By Michele Robert Poche
Fostering independence in children helps them feel in control, self-reliant and confident. But we wouldn’t teach a child to cross a street by letting him go alone the very first time. We would talk about it beforehand and practice together then let him fly solo.
The same can be said for healthy eating. A child left to his own devices has no idea that an apple will do more for his physical wellbeing than a cookie. That is learned behavior.
Here are just a few ways you can teach it.
Stock your kitchen appropriately. If you have bags of cheese crackers and corn chips next to the celery and carrots, it’s a tough competition. Keep them out of sight for better decision-making.
Plan your meals. Take your child to the store with you to plan a healthy meal. Plan a quality outing with just the two (or more) of you, recipe in hand, to find everything you need for a special meal you can enjoy together.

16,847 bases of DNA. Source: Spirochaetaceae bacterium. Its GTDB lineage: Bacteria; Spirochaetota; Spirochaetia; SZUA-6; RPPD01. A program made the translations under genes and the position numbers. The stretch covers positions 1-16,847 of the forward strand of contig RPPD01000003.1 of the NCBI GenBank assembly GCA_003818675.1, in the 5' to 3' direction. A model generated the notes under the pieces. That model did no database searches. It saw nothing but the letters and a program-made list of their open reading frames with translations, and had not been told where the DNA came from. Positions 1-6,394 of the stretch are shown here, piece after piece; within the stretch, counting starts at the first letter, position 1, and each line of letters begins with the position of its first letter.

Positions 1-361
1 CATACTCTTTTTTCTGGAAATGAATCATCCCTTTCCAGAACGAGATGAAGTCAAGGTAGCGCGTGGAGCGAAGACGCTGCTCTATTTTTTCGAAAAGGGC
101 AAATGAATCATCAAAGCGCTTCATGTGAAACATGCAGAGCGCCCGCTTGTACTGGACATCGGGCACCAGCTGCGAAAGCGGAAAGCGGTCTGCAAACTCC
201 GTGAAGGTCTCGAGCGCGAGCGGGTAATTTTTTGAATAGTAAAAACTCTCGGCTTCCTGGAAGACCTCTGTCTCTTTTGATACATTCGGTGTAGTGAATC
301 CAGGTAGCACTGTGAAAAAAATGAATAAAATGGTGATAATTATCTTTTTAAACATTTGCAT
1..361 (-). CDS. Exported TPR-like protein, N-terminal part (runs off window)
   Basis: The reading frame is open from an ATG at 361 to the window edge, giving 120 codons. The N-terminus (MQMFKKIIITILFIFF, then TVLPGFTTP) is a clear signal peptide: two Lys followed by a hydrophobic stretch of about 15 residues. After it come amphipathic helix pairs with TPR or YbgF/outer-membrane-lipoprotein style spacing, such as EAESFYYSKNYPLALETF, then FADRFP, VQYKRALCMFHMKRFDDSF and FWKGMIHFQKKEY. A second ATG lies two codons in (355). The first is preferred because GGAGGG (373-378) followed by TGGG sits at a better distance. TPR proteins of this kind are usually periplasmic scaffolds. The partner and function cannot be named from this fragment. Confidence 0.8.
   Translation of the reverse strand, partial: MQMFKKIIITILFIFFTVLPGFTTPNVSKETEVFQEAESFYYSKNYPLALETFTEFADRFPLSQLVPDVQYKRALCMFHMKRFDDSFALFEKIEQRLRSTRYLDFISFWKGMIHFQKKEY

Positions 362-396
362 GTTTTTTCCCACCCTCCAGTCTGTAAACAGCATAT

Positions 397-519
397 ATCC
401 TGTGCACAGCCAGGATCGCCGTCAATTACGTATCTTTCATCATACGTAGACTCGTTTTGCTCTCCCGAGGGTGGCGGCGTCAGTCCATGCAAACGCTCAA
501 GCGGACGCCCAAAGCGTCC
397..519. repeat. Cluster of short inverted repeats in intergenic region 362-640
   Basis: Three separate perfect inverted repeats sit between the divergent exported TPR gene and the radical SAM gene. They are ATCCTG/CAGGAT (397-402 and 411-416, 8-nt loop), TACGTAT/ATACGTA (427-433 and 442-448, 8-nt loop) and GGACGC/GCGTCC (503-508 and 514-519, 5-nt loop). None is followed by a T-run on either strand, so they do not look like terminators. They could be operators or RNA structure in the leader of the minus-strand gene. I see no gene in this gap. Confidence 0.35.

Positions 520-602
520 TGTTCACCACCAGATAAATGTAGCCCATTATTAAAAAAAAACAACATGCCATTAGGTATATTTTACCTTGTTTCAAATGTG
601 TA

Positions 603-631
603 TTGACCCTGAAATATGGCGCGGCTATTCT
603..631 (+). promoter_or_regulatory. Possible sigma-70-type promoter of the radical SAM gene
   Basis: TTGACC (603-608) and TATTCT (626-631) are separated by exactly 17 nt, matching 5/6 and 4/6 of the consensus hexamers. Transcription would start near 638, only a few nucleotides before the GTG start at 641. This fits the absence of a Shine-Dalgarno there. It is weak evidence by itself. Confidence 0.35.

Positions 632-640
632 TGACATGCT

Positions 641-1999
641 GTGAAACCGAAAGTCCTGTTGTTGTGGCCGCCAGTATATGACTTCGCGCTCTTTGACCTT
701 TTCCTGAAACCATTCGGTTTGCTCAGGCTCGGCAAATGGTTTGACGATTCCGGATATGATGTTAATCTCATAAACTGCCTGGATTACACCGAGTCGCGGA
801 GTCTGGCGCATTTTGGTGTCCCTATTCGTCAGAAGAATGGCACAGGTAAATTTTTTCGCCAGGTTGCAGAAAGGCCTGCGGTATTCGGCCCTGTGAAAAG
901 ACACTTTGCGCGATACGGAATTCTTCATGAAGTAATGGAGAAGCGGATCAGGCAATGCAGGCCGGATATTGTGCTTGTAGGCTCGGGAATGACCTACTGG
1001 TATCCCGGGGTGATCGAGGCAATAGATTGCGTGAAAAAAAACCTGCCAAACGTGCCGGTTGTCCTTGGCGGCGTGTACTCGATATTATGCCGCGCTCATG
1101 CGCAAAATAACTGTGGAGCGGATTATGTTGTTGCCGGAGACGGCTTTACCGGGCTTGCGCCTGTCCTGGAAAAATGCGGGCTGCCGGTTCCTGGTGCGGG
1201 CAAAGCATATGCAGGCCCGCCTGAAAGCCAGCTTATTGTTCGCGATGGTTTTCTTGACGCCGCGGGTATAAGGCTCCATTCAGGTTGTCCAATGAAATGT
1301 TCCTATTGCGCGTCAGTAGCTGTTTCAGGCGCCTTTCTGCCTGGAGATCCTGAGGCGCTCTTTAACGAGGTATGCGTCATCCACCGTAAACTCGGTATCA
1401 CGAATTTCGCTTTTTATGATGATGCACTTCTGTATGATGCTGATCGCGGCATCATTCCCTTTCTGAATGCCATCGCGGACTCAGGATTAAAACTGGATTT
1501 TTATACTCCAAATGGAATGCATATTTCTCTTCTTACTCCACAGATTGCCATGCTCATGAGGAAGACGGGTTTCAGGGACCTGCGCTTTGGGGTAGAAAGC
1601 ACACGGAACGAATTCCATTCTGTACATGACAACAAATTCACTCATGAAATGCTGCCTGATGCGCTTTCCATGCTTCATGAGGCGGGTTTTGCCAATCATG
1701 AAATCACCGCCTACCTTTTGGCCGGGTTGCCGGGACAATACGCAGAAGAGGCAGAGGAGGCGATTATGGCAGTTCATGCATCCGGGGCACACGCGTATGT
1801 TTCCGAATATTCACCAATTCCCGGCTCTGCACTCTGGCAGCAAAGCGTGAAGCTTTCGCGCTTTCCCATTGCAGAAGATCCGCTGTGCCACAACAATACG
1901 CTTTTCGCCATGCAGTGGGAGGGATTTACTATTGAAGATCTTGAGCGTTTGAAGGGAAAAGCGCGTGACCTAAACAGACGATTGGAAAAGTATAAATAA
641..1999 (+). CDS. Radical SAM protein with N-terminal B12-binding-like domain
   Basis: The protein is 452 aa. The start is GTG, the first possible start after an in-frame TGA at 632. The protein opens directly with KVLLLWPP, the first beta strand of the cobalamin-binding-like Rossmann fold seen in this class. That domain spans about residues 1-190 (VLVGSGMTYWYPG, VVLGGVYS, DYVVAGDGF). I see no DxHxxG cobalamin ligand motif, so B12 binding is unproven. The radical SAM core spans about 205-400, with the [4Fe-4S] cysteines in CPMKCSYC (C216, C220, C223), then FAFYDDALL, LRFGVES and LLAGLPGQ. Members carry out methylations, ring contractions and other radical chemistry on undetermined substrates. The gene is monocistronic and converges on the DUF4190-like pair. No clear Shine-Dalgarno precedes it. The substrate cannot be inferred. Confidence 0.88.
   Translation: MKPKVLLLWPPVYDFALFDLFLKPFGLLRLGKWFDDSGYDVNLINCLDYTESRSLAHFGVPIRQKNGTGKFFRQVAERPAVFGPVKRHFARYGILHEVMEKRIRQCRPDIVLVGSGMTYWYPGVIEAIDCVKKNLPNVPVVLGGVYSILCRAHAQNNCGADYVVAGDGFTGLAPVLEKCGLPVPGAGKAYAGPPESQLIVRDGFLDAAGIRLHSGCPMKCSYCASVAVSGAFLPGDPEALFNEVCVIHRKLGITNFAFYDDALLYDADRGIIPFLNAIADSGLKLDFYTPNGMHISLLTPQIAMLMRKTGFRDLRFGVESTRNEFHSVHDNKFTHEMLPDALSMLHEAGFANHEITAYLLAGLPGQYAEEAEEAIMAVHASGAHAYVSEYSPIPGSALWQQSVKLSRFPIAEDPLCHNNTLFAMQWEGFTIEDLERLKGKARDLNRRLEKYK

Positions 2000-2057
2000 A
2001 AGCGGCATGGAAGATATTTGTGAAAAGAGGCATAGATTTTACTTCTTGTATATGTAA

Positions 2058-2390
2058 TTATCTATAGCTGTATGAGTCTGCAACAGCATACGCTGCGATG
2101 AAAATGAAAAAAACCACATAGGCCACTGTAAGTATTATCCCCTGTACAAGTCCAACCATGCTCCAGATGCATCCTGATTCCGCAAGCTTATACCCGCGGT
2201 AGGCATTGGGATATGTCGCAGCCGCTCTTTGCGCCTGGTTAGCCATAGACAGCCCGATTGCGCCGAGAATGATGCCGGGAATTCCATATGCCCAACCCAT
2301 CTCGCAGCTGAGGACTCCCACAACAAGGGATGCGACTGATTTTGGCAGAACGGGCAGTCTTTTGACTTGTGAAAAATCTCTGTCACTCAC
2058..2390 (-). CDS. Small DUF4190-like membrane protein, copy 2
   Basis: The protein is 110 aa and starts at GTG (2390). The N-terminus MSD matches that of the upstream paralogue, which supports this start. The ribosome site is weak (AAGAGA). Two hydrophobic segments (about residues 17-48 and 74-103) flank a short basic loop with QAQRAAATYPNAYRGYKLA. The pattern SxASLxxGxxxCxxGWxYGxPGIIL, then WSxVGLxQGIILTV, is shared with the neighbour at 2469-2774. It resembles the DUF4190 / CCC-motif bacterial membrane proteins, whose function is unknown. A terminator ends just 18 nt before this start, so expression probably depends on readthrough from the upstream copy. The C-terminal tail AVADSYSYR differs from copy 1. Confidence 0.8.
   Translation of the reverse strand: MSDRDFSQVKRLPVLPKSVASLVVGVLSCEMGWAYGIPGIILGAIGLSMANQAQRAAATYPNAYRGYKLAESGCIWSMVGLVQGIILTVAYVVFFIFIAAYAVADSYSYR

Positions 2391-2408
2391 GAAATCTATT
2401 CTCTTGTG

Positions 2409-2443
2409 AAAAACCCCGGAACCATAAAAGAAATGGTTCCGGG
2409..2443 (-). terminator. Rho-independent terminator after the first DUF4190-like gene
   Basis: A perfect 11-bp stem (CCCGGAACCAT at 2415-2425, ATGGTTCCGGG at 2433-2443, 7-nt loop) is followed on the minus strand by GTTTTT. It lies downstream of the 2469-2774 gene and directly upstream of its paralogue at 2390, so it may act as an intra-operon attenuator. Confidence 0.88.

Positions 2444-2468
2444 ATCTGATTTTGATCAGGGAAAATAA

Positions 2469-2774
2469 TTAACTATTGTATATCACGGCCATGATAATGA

Involve them in the preparation. It’s slower and messier to let them do the chopping, pouring and mixing, but they will sooner eat their own creations and they’ll insist that the whole family does it with them.
Enlist a buddy. If you’re introducing a new eating style to your household, why not ask another family to join you? Outings at the park, dinners at restaurants and playdates at home will be less stressful if everyone is eating the same thing.
Teach them to read labels. Once her reading skills are solid, tell her about nutrition labels, portion size and number in the package. For example: The 150 calories listed on the label means 450 calories for the whole bag when it contains three servings.
Be realistic. If she’s going to Bella’s birthday party, she’s going to have ice cream and cake. Use it as a teachable moment and explain that we all indulge from time to time. Then we make up for it at the next meal with healthy choices.